By taking consumers’ real-time contextual data into account, firms can optimize business strategy and performance. Businesses have incredible opportunities to create value for consumers and develop customer relationships through interaction on mobile devices. These individualized methods of mobile marketing have led to heightened concerns about user privacy and data security. It is proven that consumers are willing to exchange personal information as “currency” for relevant offers of value to them. However, businesses must prioritize protecting consumer data in order to preserve relationships with consumers.
What About the Title?
Ghose relates the proliferation of smartphones and their significance in the mobile economy to the title of the book, Tap. “Tap” refers to the “tap and swipe lifestyle” that smartphone users have become accustomed to. Consumers can tap to purchase items and collect deals through mobile applications such as eBay and Groupon instantaneously. Participation in the mobile economy is right at consumers’ fingertips and can be harnessed with a single tap. Unlocking the potential of the mobile economy requires participation from both businesses and smartphone users.
Overall, I very much enjoyed Tap and would highly recommend it to anybody interested in learning about the role of technology in the economy, data analytics, or technology’s impact on the marketing industry. Many of the companies we will visit have successfully adapted to the mobile economy by developing mobile applications, cultivating relationships with consumers through mobile channels, and continuously refining their mobile strategies. To illustrate, Facebook has refined its advertising strategy to be more consumer-friendly by enabling its Ad Preferences tool, providing users with more control over the advertisements they are exposed to. “Trending” and “in-the-moment” recommendations on Facebook and Spotify are alternative forms of contextual marketing meant to anticipate consumers’ searches and influence consumers.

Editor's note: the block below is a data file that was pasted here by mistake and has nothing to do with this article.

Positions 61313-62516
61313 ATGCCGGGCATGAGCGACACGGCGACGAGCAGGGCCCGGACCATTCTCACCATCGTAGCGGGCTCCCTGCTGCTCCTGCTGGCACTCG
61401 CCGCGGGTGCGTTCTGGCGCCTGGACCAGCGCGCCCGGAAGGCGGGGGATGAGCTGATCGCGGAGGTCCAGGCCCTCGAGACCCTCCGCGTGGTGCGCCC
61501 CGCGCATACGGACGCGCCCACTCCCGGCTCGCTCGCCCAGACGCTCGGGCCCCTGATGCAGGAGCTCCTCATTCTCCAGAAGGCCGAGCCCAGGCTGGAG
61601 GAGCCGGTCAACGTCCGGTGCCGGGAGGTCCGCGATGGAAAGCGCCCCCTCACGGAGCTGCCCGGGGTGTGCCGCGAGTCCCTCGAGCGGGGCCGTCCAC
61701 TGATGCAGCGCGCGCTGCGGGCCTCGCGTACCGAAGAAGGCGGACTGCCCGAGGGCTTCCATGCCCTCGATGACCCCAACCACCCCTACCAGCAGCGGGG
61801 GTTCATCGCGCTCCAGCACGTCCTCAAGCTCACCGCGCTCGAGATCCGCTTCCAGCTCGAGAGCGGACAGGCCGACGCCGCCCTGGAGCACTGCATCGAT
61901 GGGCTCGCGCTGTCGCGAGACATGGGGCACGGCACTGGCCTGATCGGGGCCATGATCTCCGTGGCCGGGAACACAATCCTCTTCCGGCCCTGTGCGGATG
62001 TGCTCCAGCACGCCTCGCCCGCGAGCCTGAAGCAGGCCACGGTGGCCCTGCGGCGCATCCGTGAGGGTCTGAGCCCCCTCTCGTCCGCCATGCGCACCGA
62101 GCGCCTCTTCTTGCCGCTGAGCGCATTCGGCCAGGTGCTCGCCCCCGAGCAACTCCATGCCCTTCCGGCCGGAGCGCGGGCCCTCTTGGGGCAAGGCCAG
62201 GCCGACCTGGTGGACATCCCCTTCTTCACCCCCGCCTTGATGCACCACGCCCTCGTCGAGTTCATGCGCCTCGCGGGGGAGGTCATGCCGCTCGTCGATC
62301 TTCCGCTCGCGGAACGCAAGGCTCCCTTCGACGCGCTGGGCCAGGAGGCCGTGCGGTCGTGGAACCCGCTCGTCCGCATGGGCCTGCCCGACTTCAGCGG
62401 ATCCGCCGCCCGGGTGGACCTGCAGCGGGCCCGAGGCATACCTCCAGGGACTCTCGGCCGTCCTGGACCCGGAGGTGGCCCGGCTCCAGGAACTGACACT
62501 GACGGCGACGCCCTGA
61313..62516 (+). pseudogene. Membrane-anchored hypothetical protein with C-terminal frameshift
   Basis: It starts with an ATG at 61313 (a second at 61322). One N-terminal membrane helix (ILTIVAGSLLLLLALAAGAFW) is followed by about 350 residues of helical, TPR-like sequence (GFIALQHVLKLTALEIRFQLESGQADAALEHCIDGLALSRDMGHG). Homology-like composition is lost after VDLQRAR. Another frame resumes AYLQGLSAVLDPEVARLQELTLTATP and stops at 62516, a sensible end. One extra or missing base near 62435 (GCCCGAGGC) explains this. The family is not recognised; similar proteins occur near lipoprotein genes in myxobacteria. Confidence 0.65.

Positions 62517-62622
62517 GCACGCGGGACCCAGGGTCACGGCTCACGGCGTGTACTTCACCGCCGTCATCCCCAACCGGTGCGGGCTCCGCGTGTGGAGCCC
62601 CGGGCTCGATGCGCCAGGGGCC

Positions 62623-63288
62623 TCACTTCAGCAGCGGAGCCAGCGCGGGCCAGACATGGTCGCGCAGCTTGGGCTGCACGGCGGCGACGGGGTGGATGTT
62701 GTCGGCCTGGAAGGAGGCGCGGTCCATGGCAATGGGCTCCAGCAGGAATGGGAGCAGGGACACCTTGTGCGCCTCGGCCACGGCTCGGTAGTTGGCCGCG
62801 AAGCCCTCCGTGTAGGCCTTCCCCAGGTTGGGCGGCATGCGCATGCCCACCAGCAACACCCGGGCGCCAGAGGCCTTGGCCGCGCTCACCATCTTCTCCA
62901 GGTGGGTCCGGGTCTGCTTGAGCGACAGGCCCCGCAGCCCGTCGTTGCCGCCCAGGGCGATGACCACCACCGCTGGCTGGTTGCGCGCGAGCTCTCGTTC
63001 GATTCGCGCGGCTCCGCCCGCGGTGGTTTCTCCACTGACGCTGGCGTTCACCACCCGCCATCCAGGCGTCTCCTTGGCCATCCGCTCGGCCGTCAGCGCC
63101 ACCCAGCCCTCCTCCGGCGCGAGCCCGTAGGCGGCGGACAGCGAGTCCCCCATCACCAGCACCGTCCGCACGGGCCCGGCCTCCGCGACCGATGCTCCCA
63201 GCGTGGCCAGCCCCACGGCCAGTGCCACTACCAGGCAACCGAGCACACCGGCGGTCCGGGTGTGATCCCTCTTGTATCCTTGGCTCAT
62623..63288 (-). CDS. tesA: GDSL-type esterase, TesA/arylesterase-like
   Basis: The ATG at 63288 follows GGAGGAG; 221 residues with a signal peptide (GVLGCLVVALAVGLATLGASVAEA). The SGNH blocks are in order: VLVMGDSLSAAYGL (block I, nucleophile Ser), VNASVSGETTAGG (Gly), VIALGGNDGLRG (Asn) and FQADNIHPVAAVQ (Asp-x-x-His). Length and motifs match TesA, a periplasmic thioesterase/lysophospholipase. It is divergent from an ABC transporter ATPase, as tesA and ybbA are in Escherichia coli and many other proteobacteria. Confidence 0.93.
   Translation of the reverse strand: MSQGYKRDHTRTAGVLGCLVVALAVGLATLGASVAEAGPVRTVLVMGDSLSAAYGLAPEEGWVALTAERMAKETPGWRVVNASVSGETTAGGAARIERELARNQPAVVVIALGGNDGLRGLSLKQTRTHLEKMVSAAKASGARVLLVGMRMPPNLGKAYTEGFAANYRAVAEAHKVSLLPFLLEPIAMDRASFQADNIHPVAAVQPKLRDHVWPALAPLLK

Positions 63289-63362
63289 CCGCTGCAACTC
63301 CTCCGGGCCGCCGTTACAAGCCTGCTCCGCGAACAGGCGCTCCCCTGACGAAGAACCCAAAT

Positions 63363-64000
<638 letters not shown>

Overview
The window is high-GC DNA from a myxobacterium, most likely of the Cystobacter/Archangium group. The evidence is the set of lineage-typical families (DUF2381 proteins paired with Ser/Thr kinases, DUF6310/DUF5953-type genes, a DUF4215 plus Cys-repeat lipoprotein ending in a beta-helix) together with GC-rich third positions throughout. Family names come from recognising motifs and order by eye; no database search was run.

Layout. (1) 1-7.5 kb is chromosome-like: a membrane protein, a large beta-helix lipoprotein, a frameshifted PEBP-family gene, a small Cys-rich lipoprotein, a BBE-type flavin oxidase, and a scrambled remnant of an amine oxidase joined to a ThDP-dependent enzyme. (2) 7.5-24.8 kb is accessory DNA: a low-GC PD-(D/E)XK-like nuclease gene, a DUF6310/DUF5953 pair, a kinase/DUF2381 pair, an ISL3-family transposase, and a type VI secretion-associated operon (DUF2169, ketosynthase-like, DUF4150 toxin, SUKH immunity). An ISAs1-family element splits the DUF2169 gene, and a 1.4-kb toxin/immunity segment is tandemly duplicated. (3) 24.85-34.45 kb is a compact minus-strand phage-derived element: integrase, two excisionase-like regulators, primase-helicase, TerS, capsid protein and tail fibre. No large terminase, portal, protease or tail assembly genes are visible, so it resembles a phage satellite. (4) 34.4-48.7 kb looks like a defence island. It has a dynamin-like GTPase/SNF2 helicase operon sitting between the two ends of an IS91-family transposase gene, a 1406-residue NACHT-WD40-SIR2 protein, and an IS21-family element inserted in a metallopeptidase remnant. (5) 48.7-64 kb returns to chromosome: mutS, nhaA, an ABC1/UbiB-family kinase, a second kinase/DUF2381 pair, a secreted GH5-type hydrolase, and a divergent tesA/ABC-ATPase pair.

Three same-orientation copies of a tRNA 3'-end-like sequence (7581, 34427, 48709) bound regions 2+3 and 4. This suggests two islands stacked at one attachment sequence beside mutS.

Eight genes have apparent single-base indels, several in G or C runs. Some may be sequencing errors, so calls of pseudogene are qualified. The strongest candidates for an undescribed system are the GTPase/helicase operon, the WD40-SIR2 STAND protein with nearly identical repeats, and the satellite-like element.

While preparing for our trip to Silicon Valley, awareness of the “mobile first” attitude that Ghose describes may help shape our understanding of the mobile ecosystem and the direction in which the industry is headed. Ghose attributes Silicon Valley’s initial focus on mobile devices to Google Executive Eric Schmidt, who declared Google’s focus on mobile devices in 2010. Ghose credits Schmidt for influencing the industry’s focus on mobile technologies such as smartphones, tablets, and e-readers. If we run into Schmidt at the Googleplex, maybe we could him ask why he prioritized mobile initiatives? One of the greatest enablers of the mobile economy, the iPhone, will surely be a topic of discussion on our site visit to Apple.
To conclude, I agree with Ghose that the mobile economy will continue to have an increasingly profound impact on businesses and society. Ghose predicts that as technology progresses, consumers will experience more developments in wearable technologies, smart home devices, smart cars, and even technologies within our own bodies. My takeaway from reading Tap is that consumers have just experienced a mere fraction of the possibilities of the mobile economy. How exciting to be experiencing these technological advancements right as they unfold!